Originally Posted by j_unzicker
Yeah...that's what I did wrong. Upon closer look. What I thought was rub marks on the action at the pillars was my loc-tite pooled inbetween the action and the pillars. I think I followed the instructions for a "recess" pillar bed job. However, a lot of posts I have read on the Rem 700 have suggested a "flush" or even somewhat "floated" pillar bed job (where the action only sits on the pillars and does not touch the bedding. The thought is that pulling the action down on the bedding causes a stress point in the space between the action and the pillar. I was instructed to only slightly snug the pillars onto the action before inserting into the stock with the bedding material. It sounds like I should have really tighted them down onto the action so that they were making good contact.
Sand down some of the bedding to bring the pillars in full contact with the action, or remove some of the bedding and rebed?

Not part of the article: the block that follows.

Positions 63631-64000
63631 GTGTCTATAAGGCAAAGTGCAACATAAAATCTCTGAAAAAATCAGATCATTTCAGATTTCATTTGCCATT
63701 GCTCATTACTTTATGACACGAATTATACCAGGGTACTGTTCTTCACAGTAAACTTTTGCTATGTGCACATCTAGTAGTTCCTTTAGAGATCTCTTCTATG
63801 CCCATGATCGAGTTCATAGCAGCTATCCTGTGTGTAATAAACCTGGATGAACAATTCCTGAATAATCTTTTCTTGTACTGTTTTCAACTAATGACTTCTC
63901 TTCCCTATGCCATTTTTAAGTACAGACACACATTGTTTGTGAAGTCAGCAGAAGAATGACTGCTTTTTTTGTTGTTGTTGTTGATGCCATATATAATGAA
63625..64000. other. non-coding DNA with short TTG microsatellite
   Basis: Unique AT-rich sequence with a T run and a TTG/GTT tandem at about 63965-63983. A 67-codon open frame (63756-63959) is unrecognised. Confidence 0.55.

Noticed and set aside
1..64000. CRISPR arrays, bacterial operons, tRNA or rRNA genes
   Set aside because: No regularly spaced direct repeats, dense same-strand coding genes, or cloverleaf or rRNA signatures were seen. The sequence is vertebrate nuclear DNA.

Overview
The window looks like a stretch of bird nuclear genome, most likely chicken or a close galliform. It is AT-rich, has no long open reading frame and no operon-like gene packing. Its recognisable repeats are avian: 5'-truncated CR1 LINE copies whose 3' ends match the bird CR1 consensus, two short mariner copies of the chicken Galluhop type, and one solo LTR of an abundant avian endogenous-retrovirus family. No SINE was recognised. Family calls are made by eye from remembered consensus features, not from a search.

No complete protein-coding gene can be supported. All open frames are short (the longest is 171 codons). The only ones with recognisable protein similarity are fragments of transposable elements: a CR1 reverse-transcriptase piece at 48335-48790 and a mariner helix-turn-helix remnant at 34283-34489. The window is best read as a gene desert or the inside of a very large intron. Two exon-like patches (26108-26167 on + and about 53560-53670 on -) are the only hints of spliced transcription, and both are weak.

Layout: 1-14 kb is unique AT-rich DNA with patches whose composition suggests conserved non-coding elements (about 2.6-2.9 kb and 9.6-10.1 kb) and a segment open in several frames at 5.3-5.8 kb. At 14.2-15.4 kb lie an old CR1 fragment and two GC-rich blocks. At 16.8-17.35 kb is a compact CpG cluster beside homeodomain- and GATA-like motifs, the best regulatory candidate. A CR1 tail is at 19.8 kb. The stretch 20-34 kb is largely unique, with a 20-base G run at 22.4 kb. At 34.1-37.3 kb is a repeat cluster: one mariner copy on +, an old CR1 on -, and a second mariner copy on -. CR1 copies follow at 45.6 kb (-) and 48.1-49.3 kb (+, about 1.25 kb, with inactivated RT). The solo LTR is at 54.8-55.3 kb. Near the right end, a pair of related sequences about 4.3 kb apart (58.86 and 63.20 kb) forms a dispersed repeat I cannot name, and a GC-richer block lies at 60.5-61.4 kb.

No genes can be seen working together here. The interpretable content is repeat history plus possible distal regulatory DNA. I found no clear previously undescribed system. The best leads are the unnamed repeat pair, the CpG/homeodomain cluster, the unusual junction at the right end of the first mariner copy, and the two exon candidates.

I'm learning more than I ever wanted to on this job. lol.
What you want is a action, to pillar, to floor metal fit. Before bedding then when the bedding is
applied use just enough clamping to squeeze the excess bedding out allowing the action to contact the pillars.
I use spring clamps (They look like big jumper cable clamps) some use surgical tubing. this will give you a stress free bedding job. I use longer action screws with the heads turned down with 1 heat
shrink tubing for guides only. Do not use action screws to tighten action down in bedding.
The action screws will add flex/stress to the action.
When bedding has cured I remove the screws without removing the action and leave the clamps and action in the stock for 24 Hours before removing.
The main reason for having a stress free, metal to metal to metal bedding job is to be able to torque
to required In/lbs without any changes and no compression of stock materials (Any stock).
Bedding is actually a very simple job once you have a good trouble free method.
J E CUSTOM